Voyages of the Cerberus 102: Gauriel Prime

“There it is,” Allison said. “Gauriel Prime. Time to make some credits for delivering cargo.”

“At least it’s easy,” Farah said. “We’ve had way too much stress lately.”

“Think we’ll be caught in some weird shenanigans like a wormhole that takes us back in time?” Allison asked.

“I don’t know if that actually happens,” Kat stated.

“It does all the time in stories,” Allison said. “And then they have to stay inconspicuous until they can find a way back so that they don’t alter the time line.”

“I’d think the more advanced diseases they’d inevitably carry would alter the time line regardless of what they did,” Kat said.

“Wow, you are no fun at all,” Allison said. “I bring up a neat little hypothetical and you just go and take the piss out of it.”

“Sorry,” Kat said. She grabbed her hand held. “Leon, get ready to make the delivery. I’ll clear  the shuttle for departure in five minutes, maybe a little less.”

“Acknowledged,” Leon’s voice said.


“Strap it in carefully,” Paul instructed. “And  keep the craft very stable. There’s a lot of delicate equipment here.”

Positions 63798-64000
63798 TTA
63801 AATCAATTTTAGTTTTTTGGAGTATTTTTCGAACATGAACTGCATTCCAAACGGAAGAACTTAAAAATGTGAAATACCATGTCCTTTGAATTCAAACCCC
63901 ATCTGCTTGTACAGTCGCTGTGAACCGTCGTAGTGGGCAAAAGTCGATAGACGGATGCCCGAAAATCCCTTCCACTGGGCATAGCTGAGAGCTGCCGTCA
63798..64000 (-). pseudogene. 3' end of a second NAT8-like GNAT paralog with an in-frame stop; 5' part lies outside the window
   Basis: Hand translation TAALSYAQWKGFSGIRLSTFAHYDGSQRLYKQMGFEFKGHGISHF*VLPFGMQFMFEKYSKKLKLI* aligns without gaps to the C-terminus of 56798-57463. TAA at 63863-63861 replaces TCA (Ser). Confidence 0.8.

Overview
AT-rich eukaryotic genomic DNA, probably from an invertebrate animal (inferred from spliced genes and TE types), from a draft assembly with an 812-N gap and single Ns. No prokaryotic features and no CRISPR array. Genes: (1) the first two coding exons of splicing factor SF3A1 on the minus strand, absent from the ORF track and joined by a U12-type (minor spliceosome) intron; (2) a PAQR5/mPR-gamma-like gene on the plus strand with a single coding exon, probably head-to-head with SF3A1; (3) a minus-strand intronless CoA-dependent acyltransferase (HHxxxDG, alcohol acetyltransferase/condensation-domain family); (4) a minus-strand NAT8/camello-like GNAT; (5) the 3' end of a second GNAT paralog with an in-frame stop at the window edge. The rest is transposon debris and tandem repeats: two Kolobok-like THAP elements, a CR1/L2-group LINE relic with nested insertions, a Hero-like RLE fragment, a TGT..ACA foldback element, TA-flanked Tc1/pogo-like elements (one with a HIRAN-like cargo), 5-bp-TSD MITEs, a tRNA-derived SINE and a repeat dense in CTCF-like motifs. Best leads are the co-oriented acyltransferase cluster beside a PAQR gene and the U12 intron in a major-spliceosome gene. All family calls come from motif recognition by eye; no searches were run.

“I know,” Leon said. “I’ve been with you long enough to know how to handle medical equipment.”

“My cursory research indicates that Gauriel Prime is a heavily industrialised world,” Yuri stated. “The settlers inadvertently  drove seventeen distinct species of plant and animal to extinction before conservation laws took effect.”

“A sadly typical story for the earliest habitable worlds that were settled by more advanced species than they hosted,” Paul said. “Although Gauriel Prime is somewhat different in that it had a highly advanced species already. The Zoiluns. They were simply over-looked due to their subterranean nature.”

“Was there a conflict when the akumillian settlers discovered this other species?” Yuri asked.

“Some skirmishes,” Leon answered. “But the groups met and drafted a treaty. The groups have been at peace since.”

“It’s part of why the conservation laws were drafted,” Paul explained.  “The Zoiluns didn’t care about the settlers building on the surface since their own contact with it was limited. They were, however, understandably upset that their planet’s diversity was being compromised.”

“I do not understand,” Yuri  stated. “If they do not frequent the surface, then why does the  diversity of surface life matter to them?”

“I dunno,” Leon shrugged.